USC News

Menu Search

Waste diversion, Solar Decathlon help USC go green

Trojans come together for sustainability

McCarthy Quad is transformed into a farmers market every Wednesday. (USC Photo/Philip Channing)

USC’s official colors are cardinal and gold, but the campus also cares about another hue: green. The USC Office of Sustainability, academic programs, university departments and student groups are all pulling together to make the University Park Campus more sustainable. Here are a few recent initiatives:

Farmers Market: Every Wednesday from 11 a.m. to 3 p.m., McCarthy Quad is transformed into a farmers market with stands filled with everything from fresh fruit and vegetables to kettle corn and boba. Justin Bogda, program and student outreach coordinator for the USC Office of Sustainability, works to “make sustainability fun for students and increase participation.”

This semester the office had free giveaways for students, including reusable tote bags and water bottles as well as gift cards to Nekter Juice Bar. Bogda, an environmental studies and international relations double major at the USC Dornsife College of Letters, Arts and Sciences, said they are planning two more giveaways in April.

The market is not only an accessible and convenient place to buy locally grown food, but it’s also a platform to promote student involvement in USC sustainability efforts. It debuted in fall 2013 and is sponsored in part by the USC Office for Wellness and Health Promotion and USC Sustainability.

Tailgate Waste Diversion: USC’s tailgates are famous for their spirit and excitement but infamous for the waste they create. USC Sustainability recognized this issue and, beginning in the 2012 football season, tackled it by teaching USC fans how to redirect refuse into its proper places. The result — 11,500 pounds of material were recycled in the 2012 season. Halli Bovia, sustainability program manager, explained that her “staff leads teams of peer educators who educate tailgaters on how to compost and recycle and divert waste from landfills on game day.”

Tailgate hosts can lead the effort by applying for a Zero Waste Tailgate Certificate, which recognizes 90 percent diversion of waste from landfills and incinerators. Three tailgate party groups achieved gold status during the 2013 football season, according to Liam Duffy, zero waste certification coordinator and a computer science major at the USC Viterbi School of Engineering.

Solar Decathlon: In 2013, USC competed in the Solar Decathlon sponsored by the U.S. Department of Energy, placing 10th overall with its innovative student-designed and built fluxHome. Sponsored by the USC School of Architecture, the 960-square-foot home constructed on the USC campus offered creative features such as solar chimneys and edible vertical gardens. Only four teams were selected to represent California in this international competition. As part of the fluxHome team, students from a number of majors gained valuable experience in planning and building environmentally sensitive housing.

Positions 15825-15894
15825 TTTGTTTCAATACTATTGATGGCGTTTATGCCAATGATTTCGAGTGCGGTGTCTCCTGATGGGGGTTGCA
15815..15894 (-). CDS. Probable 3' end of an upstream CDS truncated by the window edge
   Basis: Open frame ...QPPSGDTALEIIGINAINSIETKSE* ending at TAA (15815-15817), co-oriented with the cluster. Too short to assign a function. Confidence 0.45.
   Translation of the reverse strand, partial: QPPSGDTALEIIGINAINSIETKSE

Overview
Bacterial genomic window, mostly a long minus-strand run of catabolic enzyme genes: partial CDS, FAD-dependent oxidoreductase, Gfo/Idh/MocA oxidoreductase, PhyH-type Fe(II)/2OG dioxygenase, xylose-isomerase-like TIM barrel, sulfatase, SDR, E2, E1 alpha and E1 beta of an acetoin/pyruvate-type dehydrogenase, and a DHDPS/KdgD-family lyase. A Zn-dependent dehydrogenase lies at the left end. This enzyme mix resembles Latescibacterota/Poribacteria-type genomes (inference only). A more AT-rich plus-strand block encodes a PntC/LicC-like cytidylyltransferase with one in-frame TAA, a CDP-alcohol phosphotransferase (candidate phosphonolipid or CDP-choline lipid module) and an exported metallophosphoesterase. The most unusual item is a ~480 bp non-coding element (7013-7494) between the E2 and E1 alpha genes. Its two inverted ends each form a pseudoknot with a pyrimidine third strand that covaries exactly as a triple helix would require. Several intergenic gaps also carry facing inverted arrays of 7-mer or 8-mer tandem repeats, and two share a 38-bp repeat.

Urban Garden: Since spring 2010, USC has operated a community garden at 3015 Shrine Place. The garden, which produces fresh fruit and vegetables, is the location for monthly events where gardening skills are taught. Students, faculty, staff and community members are invited to attend. On March 28, from noon to 1 p.m., the topic will be soil amendment planting preparation, and on April 11, from noon to 1 p.m., a compost workshop is scheduled. USC Sustainability and Urban Farming, a nonprofit organization, established the garden to promote community health and knowledge.

Environmental Student Assembly: Sustainability at USC recently evolved in a new and exciting direction when the Environmental Student Assembly was created to bring together a number of student environmental groups. The groups held their first event, a Green Awareness Fair, in February, and, said Bovia, “We’re partnering with the Environmental Student Assembly to do a huge series of events in April for Earth Month. For more information, go to In addition to Earth Month, a residence hall energy competition to cut costs and save energy and a green labs program are on the group’s radar screen.

Reuse instead of recycle: No need to buy bottled water. USC students can refill their “I Am a Trojan” water bottles. Orientation Programs distributes the bottles to incoming freshmen and transfer students. Residence hall students can use the refilling stations that were installed in all campus housing facilities over a year ago. Keenan Cheung, director of housing, estimated that, as of Jan. 31, the stations had saved more than 870,000 plastic bottles. “We track this number monthly and hope to hit our 1 million-bottles-saved mark by the end of April,” he said.

Students who drink coffee in addition to water can bring their own coffee mugs to the Ground Zero Performance Café to receive a 25-cent discount.

Student opportunities: USC students have the opportunity to get involved in existing programs or create new ones. USC Sustainability offers student assistant positions, internships for college credit and many volunteer opportunities.

More stories about: ,

Waste diversion, Solar Decathlon help USC go green

Top stories on USC News